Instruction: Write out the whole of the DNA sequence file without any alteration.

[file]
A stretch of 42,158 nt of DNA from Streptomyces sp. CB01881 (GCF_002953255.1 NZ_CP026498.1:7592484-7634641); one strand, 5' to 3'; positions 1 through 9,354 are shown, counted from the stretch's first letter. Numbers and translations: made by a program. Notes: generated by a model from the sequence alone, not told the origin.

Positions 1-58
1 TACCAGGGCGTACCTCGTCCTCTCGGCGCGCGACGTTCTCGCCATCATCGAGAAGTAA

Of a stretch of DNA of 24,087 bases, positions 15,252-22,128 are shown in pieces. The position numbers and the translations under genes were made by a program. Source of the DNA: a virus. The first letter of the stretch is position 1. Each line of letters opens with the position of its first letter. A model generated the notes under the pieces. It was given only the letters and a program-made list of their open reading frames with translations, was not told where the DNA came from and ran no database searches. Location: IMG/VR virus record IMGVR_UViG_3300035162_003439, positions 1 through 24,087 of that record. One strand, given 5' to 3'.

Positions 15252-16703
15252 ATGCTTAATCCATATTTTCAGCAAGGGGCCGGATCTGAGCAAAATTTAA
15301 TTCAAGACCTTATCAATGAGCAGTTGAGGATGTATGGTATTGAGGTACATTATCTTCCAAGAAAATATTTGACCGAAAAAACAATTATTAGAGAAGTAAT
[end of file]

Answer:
A stretch of 42,158 nt of DNA from Streptomyces sp. CB01881 (GCF_002953255.1 NZ_CP026498.1:7592484-7634641); one strand, 5' to 3'; positions 1 through 9,354 are shown, counted from the stretch's first letter. Numbers and translations: made by a program. Notes: generated by a model from the sequence alone, not told the origin.

Positions 1-58
1 TACCAGGGCGTACCTCGTCCTCTCGGCGCGCGACGTTCTCGCCATCATCGAGAAGTAA

Of a stretch of DNA of 24,087 bases, positions 15,252-22,128 are shown in pieces. The position numbers and the translations under genes were made by a program. Source of the DNA: a virus. The first letter of the stretch is position 1. Each line of letters opens with the position of its first letter. A model generated the notes under the pieces. It was given only the letters and a program-made list of their open reading frames with translations, was not told where the DNA came from and ran no database searches. Location: IMG/VR virus record IMGVR_UViG_3300035162_003439, positions 1 through 24,087 of that record. One strand, given 5' to 3'.

Positions 15252-16703
15252 ATGCTTAATCCATATTTTCAGCAAGGGGCCGGATCTGAGCAAAATTTAA
15301 TTCAAGACCTTATCAATGAGCAGTTGAGGATGTATGGTATTGAGGTACATTATCTTCCAAGAAAATATTTGACCGAAAAAACAATTATTAGAGAAGTAAT